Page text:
We met an asylum seeker from Congo. “I arrived in Cape Town in 2017,” he told us. “The refugee centre was closed to new applicants and I did not have transport money to travel to other provinces.”
The only refugee reception offices were in Durban, Musina, Pretoria and Gqeberha.
He tried to apply in February online, but never received a response.
On Monday in Epping he was turned away at 10am, when officials said they already had 150 people to serve.
On Tuesday, he returned, just before 4am. He was number ten in the queue. He was processed by 8am and told to return on 8 August. He’d hoped everything could have been sorted out that day.
GroundUp heard reports from the LRC that online applicants did not receive replies, in spite of follow-up emails, because there was such a backlog.
Last week, Home Affairs spokesperson Siya Qoza said, “The LRC was advised that process for new applicants is based on booking online. However, in instances where there are delays, clients can ask the centre for a review, via the email addresses shared with them.”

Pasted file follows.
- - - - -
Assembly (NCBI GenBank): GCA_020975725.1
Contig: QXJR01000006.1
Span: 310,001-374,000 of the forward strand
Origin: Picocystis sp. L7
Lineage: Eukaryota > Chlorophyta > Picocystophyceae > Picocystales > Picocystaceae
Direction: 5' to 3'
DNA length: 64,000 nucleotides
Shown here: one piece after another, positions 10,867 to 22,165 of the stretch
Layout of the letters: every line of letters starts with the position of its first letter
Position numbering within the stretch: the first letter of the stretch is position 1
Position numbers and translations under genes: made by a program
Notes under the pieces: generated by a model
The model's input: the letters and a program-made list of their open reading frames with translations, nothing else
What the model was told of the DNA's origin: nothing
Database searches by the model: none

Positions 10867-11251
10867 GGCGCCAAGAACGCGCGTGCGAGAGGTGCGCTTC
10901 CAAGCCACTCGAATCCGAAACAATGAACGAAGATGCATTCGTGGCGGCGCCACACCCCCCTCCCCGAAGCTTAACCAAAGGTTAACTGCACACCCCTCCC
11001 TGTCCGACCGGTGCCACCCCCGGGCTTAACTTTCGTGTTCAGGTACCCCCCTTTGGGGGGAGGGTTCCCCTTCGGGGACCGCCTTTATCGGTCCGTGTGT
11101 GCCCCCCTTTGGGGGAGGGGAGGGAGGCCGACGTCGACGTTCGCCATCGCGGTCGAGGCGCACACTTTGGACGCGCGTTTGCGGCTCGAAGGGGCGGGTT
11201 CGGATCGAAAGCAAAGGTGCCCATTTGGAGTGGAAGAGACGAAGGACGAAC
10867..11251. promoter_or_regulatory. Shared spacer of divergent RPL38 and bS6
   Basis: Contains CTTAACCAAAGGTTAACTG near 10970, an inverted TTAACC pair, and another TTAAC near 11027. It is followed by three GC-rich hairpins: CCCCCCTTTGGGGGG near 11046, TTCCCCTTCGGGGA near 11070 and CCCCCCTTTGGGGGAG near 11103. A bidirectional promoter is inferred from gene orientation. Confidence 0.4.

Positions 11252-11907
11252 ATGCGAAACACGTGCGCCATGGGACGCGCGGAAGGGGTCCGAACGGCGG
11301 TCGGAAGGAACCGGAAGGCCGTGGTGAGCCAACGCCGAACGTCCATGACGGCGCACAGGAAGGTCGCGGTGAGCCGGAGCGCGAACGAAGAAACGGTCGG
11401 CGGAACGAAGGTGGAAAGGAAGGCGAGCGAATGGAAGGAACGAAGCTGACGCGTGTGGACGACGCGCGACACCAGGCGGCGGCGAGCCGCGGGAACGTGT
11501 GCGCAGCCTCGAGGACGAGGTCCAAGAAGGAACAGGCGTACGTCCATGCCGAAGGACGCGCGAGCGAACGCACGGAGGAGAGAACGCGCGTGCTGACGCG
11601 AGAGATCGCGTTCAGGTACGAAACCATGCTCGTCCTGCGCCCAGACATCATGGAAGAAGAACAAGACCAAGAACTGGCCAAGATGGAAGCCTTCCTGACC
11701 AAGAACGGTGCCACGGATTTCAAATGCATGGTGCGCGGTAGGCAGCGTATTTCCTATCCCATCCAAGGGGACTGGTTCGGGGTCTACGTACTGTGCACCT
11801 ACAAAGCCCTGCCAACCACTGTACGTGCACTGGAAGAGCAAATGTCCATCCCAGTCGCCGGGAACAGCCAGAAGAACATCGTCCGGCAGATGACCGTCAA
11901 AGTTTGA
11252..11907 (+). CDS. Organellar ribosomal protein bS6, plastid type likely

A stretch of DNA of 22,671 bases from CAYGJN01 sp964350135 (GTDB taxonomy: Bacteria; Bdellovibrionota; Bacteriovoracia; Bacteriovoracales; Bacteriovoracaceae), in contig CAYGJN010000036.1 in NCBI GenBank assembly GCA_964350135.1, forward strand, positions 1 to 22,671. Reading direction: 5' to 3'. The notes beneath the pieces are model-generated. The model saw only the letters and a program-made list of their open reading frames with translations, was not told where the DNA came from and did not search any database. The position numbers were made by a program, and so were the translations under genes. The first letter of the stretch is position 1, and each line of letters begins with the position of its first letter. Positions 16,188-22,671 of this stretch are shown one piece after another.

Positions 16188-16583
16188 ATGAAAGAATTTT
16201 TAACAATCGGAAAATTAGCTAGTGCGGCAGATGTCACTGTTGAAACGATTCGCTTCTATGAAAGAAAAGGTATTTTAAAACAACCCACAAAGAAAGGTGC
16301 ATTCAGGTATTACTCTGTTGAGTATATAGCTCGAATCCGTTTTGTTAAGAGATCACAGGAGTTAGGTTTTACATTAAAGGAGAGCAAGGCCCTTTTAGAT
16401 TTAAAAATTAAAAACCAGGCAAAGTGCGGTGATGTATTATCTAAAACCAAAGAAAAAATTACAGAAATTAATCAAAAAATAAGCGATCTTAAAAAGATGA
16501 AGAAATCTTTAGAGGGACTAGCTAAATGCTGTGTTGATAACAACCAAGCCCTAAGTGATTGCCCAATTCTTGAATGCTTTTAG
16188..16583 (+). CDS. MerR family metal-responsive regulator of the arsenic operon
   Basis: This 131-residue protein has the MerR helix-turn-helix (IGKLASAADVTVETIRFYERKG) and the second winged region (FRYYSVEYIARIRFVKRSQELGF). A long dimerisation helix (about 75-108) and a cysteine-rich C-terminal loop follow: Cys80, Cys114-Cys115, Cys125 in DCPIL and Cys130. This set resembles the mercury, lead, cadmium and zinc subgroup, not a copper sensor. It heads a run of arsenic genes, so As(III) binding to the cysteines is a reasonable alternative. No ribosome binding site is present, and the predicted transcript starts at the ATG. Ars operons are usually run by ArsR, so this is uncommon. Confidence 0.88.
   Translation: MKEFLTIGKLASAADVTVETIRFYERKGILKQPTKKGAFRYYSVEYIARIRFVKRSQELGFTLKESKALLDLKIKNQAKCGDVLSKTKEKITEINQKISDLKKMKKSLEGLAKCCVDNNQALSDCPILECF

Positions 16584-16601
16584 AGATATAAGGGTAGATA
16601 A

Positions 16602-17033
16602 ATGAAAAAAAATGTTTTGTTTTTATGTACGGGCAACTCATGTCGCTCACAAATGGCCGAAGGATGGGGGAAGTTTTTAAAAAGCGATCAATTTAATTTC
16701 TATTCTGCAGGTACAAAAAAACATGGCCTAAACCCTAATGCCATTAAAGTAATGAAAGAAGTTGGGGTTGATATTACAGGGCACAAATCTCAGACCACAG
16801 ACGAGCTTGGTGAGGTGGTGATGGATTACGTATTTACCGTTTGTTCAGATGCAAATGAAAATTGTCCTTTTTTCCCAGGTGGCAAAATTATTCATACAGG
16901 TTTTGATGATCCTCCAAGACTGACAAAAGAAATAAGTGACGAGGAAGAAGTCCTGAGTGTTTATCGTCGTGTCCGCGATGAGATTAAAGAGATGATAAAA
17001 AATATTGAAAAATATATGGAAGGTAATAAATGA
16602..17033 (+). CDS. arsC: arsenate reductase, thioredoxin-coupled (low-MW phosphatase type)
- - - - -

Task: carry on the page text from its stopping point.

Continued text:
“Since 26 May 2023, clients are coming to the centre based on their language days without waiting for a response from the system. French speakers are accommodated on Mondays and Tuesdays. The complete list of language days is available on the Department’s website.”
Pascal (not his real name) was assisting his sister, a refugee from Burundi. She is a nurse, but her life is at a standstill because she cannot complete the studies she needs to meet South African requirements as she is not fully documented.
Pascal had applied on her behalf online at the Gqeberha Refugee Reception Office three days after she arrived in the country in January, because the Cape Town office was still closed. Only on 3 May 2023, did she receive a message from Home Affairs. She has been given an appointment for February 2025.
Meanwhile, dozens of people trying to apply in person for asylum permits at the Gqeberha office are being turned away. Officials at that centre are only assisting 15 new applicants a day.